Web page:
Benefits realisation: from hodgepodge to hierarchy
by Dr Marc Levy & Abhishek Chhikara
We’ve observed recurring challenges in the way organisations approach benefits realisation: business case writers often propose too many (disconnected) benefits without being able to describe how these benefits will arise. We suggest that organisations adopt a benefits realisation hierarchy; at the top sits the ultimate impact sought by the organisation. Below that is a causal logic demonstrating how the benefits are interrelated. This forms the organisation’s house view on how value is created, and allows for management to contain, sharpen and link benefits.
We see a lot of business cases – for new products and services, new growth strategies, new pricing arrangements. One thing we’ve noticed time and again is a lack of a discipline within organisations when it comes to articulating the benefits of proposed changes. The costs are often consistently and painstakingly described, but the benefits are frequently muddled and piecemeal.
To be fair, benefits realisation is not always straightforward. Benefits are many and varied, and this can give rise to confusion. We find that this is particularly true for non-profit and government clients: deprived of the singularity of the profit motive, what comes first social impact, service performance or economics?
Understand the challenge
It’s not only non-profits and government clients that find articulating benefits hard going. If we were to pile up on a table the scores of business cases we’ve seen in many clients we’ve served, there would be evidence of three problems.
First, there is a laundry list of proposed benefits. Improvement in the customer experience, enhanced service performance, customer satisfaction, productivity improvement, growth in net customer numbers, revenue growth. There’s nothing wrong in proposing multiple benefits, but when a business case contains too many benefits, and the benefits are not explicitly connected, it suggests a lack of a cogent perspective on, and integrated theory of, the benefits of the change being proposed.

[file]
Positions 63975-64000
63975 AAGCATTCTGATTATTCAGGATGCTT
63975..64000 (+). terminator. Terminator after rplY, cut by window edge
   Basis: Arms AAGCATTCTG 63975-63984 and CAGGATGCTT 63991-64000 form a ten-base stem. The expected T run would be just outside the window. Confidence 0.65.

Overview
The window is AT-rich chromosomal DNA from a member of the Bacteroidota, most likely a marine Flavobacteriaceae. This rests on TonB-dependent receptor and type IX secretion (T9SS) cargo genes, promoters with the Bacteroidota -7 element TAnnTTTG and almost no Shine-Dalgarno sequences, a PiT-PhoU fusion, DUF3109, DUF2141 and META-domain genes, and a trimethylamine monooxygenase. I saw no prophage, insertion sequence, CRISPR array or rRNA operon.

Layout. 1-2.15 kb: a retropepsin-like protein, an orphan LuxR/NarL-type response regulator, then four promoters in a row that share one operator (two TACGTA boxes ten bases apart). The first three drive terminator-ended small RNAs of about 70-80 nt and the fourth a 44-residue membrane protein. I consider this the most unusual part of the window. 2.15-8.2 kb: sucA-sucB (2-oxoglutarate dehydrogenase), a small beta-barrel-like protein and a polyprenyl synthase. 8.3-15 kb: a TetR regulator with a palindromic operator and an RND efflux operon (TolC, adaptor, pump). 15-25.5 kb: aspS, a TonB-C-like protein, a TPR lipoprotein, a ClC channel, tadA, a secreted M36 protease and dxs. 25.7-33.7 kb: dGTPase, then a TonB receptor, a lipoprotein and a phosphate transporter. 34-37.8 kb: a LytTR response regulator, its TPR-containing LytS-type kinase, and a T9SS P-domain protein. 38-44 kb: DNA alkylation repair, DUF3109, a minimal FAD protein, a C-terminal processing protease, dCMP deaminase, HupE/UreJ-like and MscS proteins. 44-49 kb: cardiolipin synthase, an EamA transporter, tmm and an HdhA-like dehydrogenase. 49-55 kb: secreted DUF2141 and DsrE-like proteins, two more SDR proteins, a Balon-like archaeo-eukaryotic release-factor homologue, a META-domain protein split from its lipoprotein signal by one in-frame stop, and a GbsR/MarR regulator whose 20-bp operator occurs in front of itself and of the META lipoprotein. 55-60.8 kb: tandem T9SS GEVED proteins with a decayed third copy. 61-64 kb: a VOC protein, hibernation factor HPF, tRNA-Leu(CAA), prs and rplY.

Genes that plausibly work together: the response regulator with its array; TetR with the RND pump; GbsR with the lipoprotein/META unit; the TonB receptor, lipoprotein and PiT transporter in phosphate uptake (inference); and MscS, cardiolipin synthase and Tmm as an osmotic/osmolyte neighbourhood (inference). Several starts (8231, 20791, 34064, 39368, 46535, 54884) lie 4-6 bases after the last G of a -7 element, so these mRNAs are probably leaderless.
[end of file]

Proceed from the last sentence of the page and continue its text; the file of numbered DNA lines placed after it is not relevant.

Second, benefits are not comprehensively articulated. Net promoter score (NPS) improvement might be listed as a benefit, but not the specific impact that the change is expected to have on the NPS, not the process by which the NPS will be obtained, nor the baseline number that will be used as a reference point, nor the time period of the expected impact.
Third, benefits are described inconsistently. Consistency in how benefits are described across not only projects and programs, but the whole organisation, is critical; otherwise it’s not possible to have an aggregated view on the impacts of (or across) all proposals being made. Customer satisfaction is not the same as customer advocacy or customer loyalty; even within these rubrics there are numerous metrics that can be used to describe intended benefits.
Develop a benefits realisation hierarchy
We have a simple approach to resolving these common problems that we call a benefits realisation hierarchy. In the stylised example shown above, a fictitious executive team in the non-profit part of the superannuation industry has sorted benefit ‘tiles’ in to four layers. At the top, the ultimate impact has been defined as helping members achieve adequacy in retirement. Below that is a causal logic that suggests that there are two ways to drive retirement adequacy, growing members balances and helping them make better decisions about their retirement. And so it goes, an architecture of benefit ‘tiles’ that, once agreed, is a ‘house view’ on how value is created within the enterprise.
Set clear guidelines for business case writers
The next step can be as sophisticated or simple as it needs to be to suit the organisation. At the very least the top team should be clear and explicit about the way business cases should engage with the benefits realisation hierarchy; for example, that all business cases should impact one or more level-four tiles in a way that’s demonstrable.
An executive team may decide to take it further and define specific metrics for each of the benefit tiles that business cases must contain. That is, if the benefit impacted by the change is expected to be ‘gross members in’, which in superannuation is an important new business metric, the executive team could mandate that all relevant business cases state the number of gross new members in that are anticipated, and the cost of acquiring new members in the way proposed, and weigh this against the anticipated impacts of other growth strategies and the fund’s overall growth expectations.
Put your benefits realisation hierarchy to work
Business cases must be considered in the context of the alternative application of the capital that may be employed in support of them. They must also be considered in terms of their role among all of the activities that are intended to impact the relevant benefit or benefits and the higher order tiles in the benefits realisation hierarchy.
As we have observed in our work on strategic projects (Levy 2018), organisations are increasingly getting things done through projects, and most projects are born of business cases. Even our midsize clients invest tens of millions of dollars every year in projects and their business cases should more clearly align to an integrated theory of value creation such as the one that has been proposed in this article.
Levy, M 2018, ‘Scaffolding strategic projects – giving them the help and support they need’, Right Lane Review, July
© 2018 Right Lane Consulting
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